"The window to deal effectively with a warming planet and to mitigate long-term risks is quickly closing," they wrote in the letter, which was also signed by Rep. Ed Markey (D-Mass.). "Our best hope to change course is to forge together a national consensus that insists on addressing climate change. And our best hope for forging that consensus is the presidential leadership we know you can give to this issue."

The letter pretty much acknowledged that Congress isn't likely to do much in terms of meaningful action, which puts the onus on Obama to take executive action. "We in Congress need your leadership most of all. Virtually all Republicans in Congress opposed comprehensive climate legislation in the 111th Congress, and they voted to strip EPA of regulatory authority in the last one. Progress is Congress may be so difficult or protracted that you should not hesitate to act."

When John Kerry Was a Lone Hero in Congress

| Thu Jan. 24, 2013 11:20 AM EST

Thursday was a big day for Sen. John Kerry, the Massachusetts Democrat. The son of a foreign-service officer, he was appearing before the Senate foreign relations committee (which he used to chair) as President Barack Obama's pick to be secretary of state. Though Kerry failed in 2004 to win the nation's highest job, becoming the country's top diplomat is a tremendous accomplishment and marvelous capstone for his decades-long public career, which began when he returned from service in Vietnam a war hero and led the movement against that war.

Over the years, it has been easy for some to poke fun at Kerry for his sometimes stodgy senatorial ways and for his occasional lapses, such as his 2002 vote authorizing President George W. Bush to invade Iraq. But those who weren't around Washington in the 1980s or who have short memories might not realize that Kerry has been one of the more courageous members of the Senate. Back in 2004, when Kerry was running for president and some progressives were grumbling about him, I wrote an article for The Nation reminding folks of the gutsy actions Kerry had taken in the dark days of the Reagan-Bush era, when Republicans in the White House were cozying up to dictators, the CIA was using assets tied to drug smuggling to prosecute its secret wars, and Democrats were nervous about probing international banks with shady ties (that in several instances implicated Democrats). As Kerry reaches the pinnacle of the foreign-policy world, it's an appropriate time to recall his years of noncombat bravery. Here's the bulk of that article:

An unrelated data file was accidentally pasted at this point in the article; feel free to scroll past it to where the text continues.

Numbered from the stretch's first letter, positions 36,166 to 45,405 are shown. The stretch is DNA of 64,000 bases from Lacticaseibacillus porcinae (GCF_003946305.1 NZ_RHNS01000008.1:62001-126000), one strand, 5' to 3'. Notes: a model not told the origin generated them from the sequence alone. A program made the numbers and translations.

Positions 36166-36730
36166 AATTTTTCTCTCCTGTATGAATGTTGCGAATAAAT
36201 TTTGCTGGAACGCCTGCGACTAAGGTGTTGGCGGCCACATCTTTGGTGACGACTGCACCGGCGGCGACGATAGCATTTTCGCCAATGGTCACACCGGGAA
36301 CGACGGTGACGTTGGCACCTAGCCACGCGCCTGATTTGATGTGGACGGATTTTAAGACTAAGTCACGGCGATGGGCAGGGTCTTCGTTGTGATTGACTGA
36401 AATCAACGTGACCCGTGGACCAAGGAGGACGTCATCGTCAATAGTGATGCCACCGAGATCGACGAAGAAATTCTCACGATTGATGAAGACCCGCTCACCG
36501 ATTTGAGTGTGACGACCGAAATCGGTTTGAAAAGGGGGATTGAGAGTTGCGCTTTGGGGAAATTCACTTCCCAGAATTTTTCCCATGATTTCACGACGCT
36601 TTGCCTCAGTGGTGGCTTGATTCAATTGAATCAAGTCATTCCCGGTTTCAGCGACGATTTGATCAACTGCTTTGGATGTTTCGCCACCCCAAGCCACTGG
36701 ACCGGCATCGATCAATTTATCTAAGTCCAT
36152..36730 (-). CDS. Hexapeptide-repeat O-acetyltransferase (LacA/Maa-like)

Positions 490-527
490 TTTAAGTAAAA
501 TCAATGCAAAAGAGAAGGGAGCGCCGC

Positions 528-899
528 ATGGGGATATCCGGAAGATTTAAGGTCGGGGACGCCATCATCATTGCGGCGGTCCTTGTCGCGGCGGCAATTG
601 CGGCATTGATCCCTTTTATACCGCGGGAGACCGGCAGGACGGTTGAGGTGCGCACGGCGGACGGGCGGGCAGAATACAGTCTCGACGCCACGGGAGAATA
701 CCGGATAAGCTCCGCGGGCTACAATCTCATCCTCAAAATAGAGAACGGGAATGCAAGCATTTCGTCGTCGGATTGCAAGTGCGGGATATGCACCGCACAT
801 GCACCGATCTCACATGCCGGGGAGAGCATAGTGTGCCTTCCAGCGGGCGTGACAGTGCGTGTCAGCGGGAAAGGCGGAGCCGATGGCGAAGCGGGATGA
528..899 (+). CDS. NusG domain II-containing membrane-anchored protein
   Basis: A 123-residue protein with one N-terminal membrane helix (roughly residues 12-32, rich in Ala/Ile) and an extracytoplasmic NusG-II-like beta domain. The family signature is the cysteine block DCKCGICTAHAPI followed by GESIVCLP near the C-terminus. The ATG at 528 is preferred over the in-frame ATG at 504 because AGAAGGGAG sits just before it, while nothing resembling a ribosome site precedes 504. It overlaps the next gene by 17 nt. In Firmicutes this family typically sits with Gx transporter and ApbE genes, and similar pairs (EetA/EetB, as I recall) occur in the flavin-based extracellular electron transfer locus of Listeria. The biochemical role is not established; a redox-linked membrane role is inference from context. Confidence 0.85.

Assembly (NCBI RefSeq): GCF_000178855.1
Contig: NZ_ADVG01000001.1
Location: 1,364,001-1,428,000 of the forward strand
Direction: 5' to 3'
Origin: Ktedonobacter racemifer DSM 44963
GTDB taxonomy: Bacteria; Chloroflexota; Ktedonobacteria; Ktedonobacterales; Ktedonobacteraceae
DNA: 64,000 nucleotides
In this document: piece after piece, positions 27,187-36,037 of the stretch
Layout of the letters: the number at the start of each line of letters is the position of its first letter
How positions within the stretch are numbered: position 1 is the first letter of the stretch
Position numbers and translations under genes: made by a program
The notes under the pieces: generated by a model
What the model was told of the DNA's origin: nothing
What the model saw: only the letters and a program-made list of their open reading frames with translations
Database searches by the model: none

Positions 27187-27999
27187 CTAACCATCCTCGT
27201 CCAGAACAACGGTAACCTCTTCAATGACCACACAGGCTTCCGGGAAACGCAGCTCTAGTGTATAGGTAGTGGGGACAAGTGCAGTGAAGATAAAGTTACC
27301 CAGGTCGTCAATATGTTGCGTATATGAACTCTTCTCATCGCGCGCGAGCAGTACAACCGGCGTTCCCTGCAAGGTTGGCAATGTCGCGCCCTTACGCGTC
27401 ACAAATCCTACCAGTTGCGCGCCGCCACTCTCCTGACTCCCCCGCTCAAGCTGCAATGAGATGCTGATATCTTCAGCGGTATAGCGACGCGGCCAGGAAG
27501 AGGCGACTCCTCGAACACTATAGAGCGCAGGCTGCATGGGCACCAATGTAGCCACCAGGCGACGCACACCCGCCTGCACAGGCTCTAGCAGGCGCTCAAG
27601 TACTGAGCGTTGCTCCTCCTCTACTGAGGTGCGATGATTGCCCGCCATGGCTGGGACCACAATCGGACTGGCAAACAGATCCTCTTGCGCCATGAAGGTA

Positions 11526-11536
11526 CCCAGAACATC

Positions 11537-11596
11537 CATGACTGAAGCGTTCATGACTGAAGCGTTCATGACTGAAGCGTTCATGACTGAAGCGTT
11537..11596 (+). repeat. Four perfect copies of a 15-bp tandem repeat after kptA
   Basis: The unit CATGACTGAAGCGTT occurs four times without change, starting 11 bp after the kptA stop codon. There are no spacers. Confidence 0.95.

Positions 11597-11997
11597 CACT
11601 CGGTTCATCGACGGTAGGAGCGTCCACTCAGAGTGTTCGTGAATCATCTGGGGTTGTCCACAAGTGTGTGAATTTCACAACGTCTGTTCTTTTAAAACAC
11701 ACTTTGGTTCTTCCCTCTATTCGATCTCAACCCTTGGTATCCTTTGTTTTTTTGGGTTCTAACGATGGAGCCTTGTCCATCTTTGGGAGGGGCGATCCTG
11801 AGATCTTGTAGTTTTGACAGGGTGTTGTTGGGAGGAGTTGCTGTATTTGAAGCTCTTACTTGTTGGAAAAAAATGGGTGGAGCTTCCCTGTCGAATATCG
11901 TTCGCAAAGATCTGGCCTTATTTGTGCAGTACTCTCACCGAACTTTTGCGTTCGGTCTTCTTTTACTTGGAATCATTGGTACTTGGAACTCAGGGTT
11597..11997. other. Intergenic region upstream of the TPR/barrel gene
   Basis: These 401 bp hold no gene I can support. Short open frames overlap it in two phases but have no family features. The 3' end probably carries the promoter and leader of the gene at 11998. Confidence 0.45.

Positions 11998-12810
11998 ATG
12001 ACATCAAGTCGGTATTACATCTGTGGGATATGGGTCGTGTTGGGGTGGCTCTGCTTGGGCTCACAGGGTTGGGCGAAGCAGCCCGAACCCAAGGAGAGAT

It's Not Illegal To Buy a Gun for a Criminal

| Thu Jan. 24, 2013 10:48 AM EST

Want to buy an AR-15 for a friend who happens to be in a Mexican drug cartel? The way gun laws stand right now, you can: It's not illegal to purchase guns for a criminal. And federal laws surrounding gun trafficking across the border are notoriously weak. Legislation that Sen. Patrick Leahy (D-Vt.) unveiled Wednesday would help fix that.

The Stop Illegal Trafficking in Firearms Act, co-sponsored by Sen. Dick Durbin (D-Ill.), strengthens laws governing the "straw purchase" of firearms, or the buying of guns or ammunition for someone who is prohibited from owning one. Under current law, it is only a crime to transfer a firearm to someone else with the knowledge that the person will use it in a crime. So prosecutors usually cobble together "paperwork" violations such as lying on federal forms in order to bring charges against a straw purchaser. Leahy's bill prohibits weapons transfers in which the transferor has "reasonable cause to believe" that the firearm will be used in criminal activity, and sets up heavy penalties for doing so.

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Top Obama Organizer Wants to Turn Texas Blue